The Tribune - Spectrum

Inside Bill Gates empire
by Chandra Mohan

The Microsoft Edge
by Julie Bick. Pocket Books,
New York. Pages 172. Rs 715.

MICROSOFT'S rise to the status of the most valuable company in the world has not been a fluke, nor even a smooth ride all the way. While its seeds might have lain in Apple’s Macintosh or the Windows concept from Xerox’s famous Palo Alto Centre for Advanced Research, its phenomenal growth is a result of Bill Gates focus on making a PC-user’s life easy, even fun. And to deliver that basic thought he has built a creative organisation driven by a missionary zeal.

Microsoft’s process begins with hiring the best talent and provide it a sizzling hard-driving environment which challenges creative instincts to the core. Time pressure to deliver is phenomenal. Quite often, even two competing teams are set up to work on alternate approaches to begin with. Long-term commitment is ensured through bonuses and stock options. Talent is placed in right slots and slots changed to ensure peak performance.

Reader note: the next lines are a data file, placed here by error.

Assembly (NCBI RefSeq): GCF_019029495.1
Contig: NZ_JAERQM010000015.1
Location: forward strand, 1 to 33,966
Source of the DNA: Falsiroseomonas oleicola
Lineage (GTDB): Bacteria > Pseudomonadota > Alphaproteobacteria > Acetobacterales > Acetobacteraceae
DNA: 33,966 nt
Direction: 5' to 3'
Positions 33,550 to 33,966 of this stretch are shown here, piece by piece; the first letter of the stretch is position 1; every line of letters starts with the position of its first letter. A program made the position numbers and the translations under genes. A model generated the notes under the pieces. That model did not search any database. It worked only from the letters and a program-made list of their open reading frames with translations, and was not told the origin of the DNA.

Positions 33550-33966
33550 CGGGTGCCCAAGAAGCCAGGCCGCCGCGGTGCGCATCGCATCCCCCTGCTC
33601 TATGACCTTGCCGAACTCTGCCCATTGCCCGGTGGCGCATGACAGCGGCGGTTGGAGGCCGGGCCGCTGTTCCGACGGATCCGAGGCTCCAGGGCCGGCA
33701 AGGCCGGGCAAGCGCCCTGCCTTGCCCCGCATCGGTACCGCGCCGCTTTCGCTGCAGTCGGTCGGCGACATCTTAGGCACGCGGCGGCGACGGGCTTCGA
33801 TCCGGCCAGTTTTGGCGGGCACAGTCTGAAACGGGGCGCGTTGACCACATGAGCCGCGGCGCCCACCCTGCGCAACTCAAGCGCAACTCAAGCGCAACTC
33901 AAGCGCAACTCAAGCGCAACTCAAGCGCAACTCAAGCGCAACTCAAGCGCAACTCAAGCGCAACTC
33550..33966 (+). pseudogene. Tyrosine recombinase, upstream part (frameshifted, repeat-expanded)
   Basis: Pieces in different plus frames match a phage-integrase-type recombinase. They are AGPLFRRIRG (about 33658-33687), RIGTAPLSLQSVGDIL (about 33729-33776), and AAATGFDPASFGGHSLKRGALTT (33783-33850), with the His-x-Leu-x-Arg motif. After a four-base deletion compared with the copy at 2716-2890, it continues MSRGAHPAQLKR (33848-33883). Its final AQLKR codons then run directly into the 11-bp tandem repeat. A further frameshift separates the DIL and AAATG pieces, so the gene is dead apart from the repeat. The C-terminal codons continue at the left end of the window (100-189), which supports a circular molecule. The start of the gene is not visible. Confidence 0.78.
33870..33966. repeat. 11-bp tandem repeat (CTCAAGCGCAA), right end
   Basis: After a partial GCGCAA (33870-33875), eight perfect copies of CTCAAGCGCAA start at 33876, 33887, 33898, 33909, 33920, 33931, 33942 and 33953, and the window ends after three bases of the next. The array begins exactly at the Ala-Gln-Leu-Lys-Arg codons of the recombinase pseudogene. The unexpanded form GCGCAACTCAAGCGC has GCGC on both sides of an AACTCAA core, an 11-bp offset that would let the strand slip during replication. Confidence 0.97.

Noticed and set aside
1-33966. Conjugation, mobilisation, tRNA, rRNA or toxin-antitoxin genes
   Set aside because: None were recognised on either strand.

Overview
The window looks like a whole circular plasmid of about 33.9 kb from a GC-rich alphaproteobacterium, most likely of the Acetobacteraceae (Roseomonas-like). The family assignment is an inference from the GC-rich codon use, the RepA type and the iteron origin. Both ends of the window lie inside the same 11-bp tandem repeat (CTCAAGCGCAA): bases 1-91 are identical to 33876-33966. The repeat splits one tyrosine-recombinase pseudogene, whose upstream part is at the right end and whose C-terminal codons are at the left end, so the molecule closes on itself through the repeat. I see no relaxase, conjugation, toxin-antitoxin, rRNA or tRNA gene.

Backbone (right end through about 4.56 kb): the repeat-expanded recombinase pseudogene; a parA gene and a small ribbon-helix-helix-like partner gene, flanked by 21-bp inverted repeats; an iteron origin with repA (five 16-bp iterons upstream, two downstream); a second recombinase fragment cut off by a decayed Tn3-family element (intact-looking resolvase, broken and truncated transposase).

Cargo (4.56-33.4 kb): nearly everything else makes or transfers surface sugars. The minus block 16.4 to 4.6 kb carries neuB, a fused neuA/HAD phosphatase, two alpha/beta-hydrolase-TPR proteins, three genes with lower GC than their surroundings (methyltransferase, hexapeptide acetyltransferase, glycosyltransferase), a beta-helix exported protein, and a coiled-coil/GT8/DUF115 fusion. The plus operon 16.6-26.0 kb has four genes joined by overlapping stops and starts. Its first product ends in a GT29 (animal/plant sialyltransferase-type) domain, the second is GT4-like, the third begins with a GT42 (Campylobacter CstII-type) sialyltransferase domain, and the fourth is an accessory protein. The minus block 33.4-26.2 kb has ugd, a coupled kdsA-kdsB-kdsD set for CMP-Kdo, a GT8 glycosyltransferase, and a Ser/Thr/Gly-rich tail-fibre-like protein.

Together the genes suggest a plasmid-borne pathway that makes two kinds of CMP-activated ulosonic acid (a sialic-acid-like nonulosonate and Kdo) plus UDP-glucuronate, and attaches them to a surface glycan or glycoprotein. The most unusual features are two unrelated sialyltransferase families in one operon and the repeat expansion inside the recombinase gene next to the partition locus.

While pioneering creativity is deliberately encouraged, it is also recognised that every new concept is not business. This translation requires discipline, patience and hard work which in turn requires a different mind-set. Microsoft’s success lies in making an effective blend of these two things. Before any new creative dream is cleared for full-scale back-up, there is deep questioning into (a) those who are going to use this technology and when will the products be ready; (b) the business mode and who competitors are; (c) the competitive advantages; (d) distribution of the products; and (e) the outlook after five years.